Everything You Wanted To Know About Microdosing (But Were Afraid To Ask) Reading Literature Makes Us Smarter and Nicer. Gregory Currie, a professor of philosophy at the University of Nottingham, recently argued in the New York Times that we ought not to claim that literature improves us as people, because there is no “compelling evidence that suggests that people are morally or socially better for reading Tolstoy” or other great books.
Actually, there is such evidence. Raymond Mar, a psychologist at York University in Canada, and Keith Oatley, a professor emeritus of cognitive psychology at the University of Toronto, reported in studies published in 2006 and 2009 that individuals who often read fiction appear to be better able to understand other people, empathize with them and view the world from their perspective. This link persisted even after the researchers factored in the possibility that more empathetic individuals might choose to read more novels. (MORE: Oprah as Harvard’s Commencement Speaker Is an Endorsement of Phony Science) None of this is likely to happen when we’re scrolling through TMZ. Word roots: The web's largest root words and prefix directory. Spearmint and Rosemary Extracts Improve Memory. Rosemary for remembrance – at least that’s what the Victorian language of flowers says.
Now a small study has added weight to that folklore by showing that chemicals in the essential oils of rosemary and spearmint improve learning and memory. Researchers at the University of St Louis found that the higher dose of an antioxidant extract of compounds derived from rosemary was the most powerful in improving memory and learning in animals across three tested behaviours. A lower dose of rosemary extract improved memory in two of the behavioural tests, as did a compound made from spearmint extract. Further, there were signs of reduced oxidative stress, which is considered a hallmark of age-related decline, in the part of the brain that controls learning and memory. Good Results in Humans Too The research was supported by the VA Medical Center in St. That doesn’t necessarily mean the findings are suspect.
Get daily health tips and inspiration straight to your inbox! Join Us! Psychologists Identify the Best Ways to Study. Education generally focuses on what you study, such as algebra, the elements of the periodic table or how to conjugate verbs.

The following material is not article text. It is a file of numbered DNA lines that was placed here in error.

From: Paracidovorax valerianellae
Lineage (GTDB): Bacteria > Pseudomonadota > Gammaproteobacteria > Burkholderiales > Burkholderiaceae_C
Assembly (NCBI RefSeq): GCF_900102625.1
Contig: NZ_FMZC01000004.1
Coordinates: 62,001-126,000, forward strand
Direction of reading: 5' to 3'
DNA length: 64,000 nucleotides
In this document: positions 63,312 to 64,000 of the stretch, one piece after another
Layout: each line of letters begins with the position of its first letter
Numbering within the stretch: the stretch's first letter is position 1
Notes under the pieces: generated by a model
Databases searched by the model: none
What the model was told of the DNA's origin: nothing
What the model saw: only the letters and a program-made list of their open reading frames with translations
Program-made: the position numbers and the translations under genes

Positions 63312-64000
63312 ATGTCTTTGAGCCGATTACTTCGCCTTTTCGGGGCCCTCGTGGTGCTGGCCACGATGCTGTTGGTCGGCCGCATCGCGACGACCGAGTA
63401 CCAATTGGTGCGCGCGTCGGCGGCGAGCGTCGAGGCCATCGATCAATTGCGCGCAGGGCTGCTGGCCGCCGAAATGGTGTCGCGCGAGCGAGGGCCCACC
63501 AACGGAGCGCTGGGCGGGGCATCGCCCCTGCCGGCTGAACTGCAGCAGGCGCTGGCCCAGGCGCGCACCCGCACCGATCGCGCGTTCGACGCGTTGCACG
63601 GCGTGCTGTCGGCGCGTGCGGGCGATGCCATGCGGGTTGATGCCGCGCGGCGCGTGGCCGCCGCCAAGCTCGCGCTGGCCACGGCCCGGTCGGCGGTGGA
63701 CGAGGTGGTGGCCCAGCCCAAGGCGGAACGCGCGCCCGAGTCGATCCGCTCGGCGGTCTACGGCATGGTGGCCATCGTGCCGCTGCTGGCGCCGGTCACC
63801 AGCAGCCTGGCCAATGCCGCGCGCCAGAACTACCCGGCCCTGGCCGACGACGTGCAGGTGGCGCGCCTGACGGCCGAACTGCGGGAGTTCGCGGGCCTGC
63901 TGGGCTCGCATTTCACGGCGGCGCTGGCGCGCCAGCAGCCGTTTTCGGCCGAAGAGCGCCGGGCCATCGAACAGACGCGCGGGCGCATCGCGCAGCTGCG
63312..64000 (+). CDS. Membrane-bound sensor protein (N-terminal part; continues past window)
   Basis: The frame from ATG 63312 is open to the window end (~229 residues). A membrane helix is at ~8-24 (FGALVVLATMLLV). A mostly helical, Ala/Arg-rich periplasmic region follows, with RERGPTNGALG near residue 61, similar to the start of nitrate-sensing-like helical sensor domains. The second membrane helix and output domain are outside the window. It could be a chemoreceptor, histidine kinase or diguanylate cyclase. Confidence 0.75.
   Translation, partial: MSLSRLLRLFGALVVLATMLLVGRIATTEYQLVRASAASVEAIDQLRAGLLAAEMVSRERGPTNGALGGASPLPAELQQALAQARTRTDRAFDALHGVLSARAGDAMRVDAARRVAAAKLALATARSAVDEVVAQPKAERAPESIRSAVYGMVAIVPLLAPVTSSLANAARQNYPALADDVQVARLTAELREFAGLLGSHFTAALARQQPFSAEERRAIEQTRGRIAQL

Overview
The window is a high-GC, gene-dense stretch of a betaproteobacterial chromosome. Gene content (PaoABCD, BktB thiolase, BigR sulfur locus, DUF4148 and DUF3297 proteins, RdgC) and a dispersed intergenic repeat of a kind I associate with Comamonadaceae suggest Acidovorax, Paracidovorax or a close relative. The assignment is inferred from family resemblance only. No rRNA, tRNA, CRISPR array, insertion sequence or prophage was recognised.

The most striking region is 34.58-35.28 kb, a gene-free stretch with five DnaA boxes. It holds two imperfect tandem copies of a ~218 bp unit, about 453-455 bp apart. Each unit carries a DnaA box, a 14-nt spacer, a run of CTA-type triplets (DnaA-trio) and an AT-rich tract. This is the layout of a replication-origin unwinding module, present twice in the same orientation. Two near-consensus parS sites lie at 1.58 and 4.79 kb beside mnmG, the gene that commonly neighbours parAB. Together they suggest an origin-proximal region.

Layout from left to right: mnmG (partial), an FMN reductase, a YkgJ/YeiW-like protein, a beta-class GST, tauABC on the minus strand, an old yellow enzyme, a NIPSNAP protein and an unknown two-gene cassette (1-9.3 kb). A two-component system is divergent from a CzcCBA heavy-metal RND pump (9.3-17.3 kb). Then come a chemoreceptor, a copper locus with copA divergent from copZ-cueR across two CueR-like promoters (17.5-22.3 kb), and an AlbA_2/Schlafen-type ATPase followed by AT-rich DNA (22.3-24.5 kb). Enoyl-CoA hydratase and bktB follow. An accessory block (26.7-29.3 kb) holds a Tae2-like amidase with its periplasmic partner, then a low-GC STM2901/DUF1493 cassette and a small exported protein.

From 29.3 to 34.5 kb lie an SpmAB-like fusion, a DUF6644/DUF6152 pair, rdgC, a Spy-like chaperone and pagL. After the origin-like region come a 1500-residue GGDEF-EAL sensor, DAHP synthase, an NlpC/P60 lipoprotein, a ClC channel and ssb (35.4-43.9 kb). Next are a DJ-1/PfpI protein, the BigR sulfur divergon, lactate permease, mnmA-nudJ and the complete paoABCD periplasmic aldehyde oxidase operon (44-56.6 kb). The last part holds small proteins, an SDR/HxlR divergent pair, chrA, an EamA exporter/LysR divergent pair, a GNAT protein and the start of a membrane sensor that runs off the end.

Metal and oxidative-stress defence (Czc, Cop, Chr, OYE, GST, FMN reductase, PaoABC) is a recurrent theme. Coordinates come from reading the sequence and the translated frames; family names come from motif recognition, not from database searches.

But learning how to study can be just as important, with lifelong benefits. It can teach you to pick up knowledge faster and more efficiently and allow you to retain information for years rather than days. Cognitive and educational psychologists have developed and evaluated numerous techniques, ranging from rereading to summarizing to self-testing, for more than 100 years. Some common strategies markedly improve student achievement, whereas others are time-consuming and ineffective. Yet this information is not making its way into the classroom. Select an option below: Customer Sign In *You must have purchased this issue or have a qualifying subscription to access this content. Spizzik comments on According to Lumosity I am a very special snowflake when it comes to memorization... 120 Ways to Boost Your Brain Power. Here are 120 things you can do starting today to help you think faster, improve memory, comprehend information better and unleash your brain’s full potential.
Solve puzzles and brainteasers.Cultivate ambidexterity. Use your non-dominant hand to brush your teeth, comb your hair or use the mouse. Write with both hands simultaneously. Switch hands for knife and fork.Embrace ambiguity. Learn to enjoy things like paradoxes and optical illusions.Learn mind mapping.Block one or more senses. Readers’ Contributions Dance! Contribute your own tip! There are many, many ways to keep our brains sharp. How to Memorize Verbatim Text. If you are visiting from StumbleUpon and like this article and tool, please consider giving it a thumbs up.
g3Bsbhs.jpg (600×845) Consciousness Evolution. Logic Problems - Easy.